On Monday, a crowd of Antifa activists gathered outside Powell’s Books in downtown Portland, to demand that the book Unmasked: Inside Antifa’s Radical Plan to Destroy Democracy by The Post Millennial’s Editor-at-Large Andy Ngo, be pulled from the store’s website.
Powell’s evacuated customers in anticipation of the extremist’s arrival and as of this writing police were on site responding to the incident.
This follows an announcement on Monday by Portland’s iconic book seller, that it would not place Unmasked on shelves, but that the book will remain in its online catalog.
Powell’s announcement was the result of demands from Antifa groups on social media for the store to be boycotted and picketed for carrying the book.
In Unmasked, Ngo tells the story of the violent Antifa extremist movement. He includes interviews with former followers of the group and people who have been attacked by them.
The book will not be released until February, but is available for pre-order.
Ngo told The Post Millennial that "None of them have read the book and they still demand it be banned. This is a dangerous cult of ignorance."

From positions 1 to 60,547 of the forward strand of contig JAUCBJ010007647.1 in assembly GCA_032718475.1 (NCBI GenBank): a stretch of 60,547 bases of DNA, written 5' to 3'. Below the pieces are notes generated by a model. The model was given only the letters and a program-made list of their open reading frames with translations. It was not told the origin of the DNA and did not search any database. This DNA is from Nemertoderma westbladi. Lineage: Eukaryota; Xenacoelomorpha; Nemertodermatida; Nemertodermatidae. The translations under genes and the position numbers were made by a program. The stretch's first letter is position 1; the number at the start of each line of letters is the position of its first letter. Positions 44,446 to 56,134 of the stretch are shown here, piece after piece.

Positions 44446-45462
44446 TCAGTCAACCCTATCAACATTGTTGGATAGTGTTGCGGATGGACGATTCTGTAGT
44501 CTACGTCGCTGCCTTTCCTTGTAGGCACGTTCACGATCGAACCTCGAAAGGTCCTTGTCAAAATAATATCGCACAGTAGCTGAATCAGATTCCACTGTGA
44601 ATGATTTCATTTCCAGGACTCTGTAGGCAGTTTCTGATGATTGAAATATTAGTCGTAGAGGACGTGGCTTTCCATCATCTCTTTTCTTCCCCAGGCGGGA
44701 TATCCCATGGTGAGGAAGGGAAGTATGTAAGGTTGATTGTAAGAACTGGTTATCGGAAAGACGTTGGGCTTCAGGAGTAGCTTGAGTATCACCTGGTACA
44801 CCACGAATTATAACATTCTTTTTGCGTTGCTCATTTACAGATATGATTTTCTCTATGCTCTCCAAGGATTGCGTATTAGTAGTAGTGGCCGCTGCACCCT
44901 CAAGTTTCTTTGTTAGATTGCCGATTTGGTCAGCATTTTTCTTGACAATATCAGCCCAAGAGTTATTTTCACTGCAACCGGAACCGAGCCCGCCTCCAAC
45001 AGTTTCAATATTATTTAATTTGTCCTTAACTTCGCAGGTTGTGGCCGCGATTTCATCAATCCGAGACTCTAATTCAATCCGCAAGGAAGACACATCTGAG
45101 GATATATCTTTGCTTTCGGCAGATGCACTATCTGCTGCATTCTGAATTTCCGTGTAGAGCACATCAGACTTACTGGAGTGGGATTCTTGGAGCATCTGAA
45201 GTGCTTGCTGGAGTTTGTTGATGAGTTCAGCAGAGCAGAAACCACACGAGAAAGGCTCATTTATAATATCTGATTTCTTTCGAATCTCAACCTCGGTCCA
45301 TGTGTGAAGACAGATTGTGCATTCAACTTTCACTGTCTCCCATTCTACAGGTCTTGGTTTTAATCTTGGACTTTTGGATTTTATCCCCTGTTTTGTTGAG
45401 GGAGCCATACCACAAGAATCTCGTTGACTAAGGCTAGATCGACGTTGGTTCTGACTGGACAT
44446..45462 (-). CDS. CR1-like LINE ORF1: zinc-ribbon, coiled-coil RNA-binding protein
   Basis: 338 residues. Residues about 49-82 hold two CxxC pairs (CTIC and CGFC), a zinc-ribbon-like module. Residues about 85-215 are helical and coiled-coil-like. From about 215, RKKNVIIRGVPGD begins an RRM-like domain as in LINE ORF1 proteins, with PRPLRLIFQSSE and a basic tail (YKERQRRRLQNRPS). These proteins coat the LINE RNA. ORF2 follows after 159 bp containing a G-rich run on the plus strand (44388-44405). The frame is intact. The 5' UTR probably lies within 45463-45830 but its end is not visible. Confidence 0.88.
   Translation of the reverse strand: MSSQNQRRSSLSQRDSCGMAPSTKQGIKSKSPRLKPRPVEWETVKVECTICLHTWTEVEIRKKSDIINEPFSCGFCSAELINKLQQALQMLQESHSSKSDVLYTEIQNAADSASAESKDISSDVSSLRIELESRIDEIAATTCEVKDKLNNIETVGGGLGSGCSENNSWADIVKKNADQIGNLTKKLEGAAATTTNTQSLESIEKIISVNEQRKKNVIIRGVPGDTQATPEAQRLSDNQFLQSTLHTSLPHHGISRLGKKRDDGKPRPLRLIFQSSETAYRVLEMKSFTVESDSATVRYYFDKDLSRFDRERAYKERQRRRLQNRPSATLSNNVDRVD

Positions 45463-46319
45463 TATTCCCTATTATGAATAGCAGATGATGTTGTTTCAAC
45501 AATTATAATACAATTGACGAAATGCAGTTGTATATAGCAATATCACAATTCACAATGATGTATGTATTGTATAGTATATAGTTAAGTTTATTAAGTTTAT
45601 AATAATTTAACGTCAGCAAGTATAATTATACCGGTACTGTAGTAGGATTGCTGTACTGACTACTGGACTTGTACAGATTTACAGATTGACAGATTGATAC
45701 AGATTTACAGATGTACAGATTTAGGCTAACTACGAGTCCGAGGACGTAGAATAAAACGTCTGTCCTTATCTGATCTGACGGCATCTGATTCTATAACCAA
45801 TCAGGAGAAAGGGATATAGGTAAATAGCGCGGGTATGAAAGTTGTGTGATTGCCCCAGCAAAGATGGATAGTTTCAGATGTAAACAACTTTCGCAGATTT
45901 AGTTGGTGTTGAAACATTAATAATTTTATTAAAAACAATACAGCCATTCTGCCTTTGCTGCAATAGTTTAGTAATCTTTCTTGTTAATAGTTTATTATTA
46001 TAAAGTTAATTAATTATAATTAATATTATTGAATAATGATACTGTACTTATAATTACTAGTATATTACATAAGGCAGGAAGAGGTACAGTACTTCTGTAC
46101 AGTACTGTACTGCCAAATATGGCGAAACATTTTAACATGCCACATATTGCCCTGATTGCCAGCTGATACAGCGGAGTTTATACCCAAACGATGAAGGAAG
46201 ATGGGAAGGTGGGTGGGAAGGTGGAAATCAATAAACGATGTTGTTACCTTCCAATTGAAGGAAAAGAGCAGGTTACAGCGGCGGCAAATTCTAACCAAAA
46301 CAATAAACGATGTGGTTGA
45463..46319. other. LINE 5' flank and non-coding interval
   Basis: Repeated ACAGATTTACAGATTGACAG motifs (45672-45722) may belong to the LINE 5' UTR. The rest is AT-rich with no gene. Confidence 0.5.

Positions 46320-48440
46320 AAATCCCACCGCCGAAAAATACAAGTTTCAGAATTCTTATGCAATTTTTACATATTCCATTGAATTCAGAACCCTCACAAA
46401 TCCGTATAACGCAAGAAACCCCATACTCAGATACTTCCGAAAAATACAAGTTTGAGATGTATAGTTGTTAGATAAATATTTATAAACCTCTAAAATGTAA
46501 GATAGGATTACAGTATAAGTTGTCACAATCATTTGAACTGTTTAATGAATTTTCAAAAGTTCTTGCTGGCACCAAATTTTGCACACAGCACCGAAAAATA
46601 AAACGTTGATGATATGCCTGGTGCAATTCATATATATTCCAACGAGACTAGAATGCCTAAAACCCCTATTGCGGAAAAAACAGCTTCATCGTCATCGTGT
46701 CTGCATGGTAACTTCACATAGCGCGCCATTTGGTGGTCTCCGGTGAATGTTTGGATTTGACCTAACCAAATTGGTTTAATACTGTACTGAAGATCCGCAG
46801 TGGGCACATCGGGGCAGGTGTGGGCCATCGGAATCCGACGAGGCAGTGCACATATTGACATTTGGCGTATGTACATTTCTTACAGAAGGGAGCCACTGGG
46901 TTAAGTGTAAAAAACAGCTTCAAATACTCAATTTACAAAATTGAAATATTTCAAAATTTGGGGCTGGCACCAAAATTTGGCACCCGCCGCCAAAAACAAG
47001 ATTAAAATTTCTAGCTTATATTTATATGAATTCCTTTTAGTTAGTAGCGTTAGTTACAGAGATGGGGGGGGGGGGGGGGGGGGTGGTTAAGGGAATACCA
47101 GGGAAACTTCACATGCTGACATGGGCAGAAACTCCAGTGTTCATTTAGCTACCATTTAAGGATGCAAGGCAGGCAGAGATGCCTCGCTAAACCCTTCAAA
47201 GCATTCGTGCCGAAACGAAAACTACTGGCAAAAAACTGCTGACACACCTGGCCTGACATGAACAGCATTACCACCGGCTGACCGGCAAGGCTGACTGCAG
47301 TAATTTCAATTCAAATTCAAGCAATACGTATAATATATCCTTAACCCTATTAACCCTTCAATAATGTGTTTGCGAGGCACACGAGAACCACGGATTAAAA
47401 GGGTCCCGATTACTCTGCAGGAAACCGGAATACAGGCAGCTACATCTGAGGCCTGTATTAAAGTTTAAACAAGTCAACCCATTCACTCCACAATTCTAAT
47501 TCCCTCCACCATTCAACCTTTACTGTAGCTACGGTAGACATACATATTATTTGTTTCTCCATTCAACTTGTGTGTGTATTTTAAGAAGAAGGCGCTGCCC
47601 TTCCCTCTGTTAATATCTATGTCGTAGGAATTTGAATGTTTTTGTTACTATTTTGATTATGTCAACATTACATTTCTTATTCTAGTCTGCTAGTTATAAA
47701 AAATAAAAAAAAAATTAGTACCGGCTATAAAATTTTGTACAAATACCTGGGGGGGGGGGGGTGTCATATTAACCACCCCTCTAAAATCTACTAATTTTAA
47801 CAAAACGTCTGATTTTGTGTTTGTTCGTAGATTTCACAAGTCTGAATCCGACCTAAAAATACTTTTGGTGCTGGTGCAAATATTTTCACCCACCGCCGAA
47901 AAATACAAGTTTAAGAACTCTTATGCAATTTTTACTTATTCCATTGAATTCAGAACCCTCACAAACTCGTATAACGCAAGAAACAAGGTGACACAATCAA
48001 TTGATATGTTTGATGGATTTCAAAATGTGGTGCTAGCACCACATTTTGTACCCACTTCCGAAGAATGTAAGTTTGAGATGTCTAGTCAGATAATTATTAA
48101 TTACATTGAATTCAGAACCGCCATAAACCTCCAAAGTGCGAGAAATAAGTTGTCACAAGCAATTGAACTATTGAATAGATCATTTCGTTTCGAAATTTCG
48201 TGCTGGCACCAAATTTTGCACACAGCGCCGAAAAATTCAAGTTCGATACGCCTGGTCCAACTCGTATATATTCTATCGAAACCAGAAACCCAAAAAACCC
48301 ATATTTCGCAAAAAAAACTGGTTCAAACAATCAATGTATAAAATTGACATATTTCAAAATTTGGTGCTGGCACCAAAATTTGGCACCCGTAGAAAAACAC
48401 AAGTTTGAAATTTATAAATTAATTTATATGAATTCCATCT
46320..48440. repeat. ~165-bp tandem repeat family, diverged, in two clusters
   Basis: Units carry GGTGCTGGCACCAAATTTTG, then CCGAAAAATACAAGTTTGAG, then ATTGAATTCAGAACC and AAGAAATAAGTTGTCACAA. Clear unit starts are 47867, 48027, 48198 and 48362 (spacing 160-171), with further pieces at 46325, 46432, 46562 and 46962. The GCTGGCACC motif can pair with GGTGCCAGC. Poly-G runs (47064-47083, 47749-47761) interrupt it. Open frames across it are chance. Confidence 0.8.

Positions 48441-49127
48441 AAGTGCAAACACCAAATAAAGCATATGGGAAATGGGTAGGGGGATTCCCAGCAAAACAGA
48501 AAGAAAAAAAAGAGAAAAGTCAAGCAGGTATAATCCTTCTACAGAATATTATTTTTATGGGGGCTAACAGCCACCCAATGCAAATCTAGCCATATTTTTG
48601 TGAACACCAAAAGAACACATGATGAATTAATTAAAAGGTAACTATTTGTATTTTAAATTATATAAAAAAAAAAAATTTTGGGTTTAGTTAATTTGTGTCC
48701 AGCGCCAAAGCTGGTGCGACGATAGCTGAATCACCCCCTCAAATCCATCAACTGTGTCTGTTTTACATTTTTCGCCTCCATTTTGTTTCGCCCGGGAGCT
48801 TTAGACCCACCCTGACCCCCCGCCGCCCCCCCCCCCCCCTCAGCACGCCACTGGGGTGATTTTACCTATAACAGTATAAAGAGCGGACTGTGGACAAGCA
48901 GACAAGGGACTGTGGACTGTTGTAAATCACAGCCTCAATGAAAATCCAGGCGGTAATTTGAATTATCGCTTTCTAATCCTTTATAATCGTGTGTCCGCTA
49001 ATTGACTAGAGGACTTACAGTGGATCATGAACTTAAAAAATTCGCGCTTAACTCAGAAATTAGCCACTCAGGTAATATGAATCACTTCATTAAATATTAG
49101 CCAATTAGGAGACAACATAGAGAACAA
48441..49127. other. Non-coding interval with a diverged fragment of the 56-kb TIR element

Ngo, and his coverage of Antifa, gained national exposure after Antifa activists allegedly assaulted him while he was covering their protests in 2019.
His articles and posts have documented the unrest, riots and destruction caused by the extremist group in Portland and around the US.
In 2019, Ngo filed a lawsuit against Rose City Antifa demanding $900,000 in damages alleging that the far-left anarchist group attacked, assaulted, and harassed him at various protests, including a protest outside of an Immigration and Customs Enforcement (ICE) facility and the infamous downtown Portland protest where Ngo was assaulted by a large mob of Antifa-affiliated agitators. Ngo sustained a brain injury from the latter event.
Twitter backlash to Powell’s began over the weekend. According to KOIN6 in Portland, "Monday morning, with users complaining Powell’s was 'propagating racism and right-wing ideology' and supporting a 'fascist gravy train book for a nazi-collaborating Portlander.'"
Powell’s responded to the backlash on Twitter and said, "We carry a lot of books we find abhorrent, as well as those that we treasure. We believe it is the work of bookselling to do so."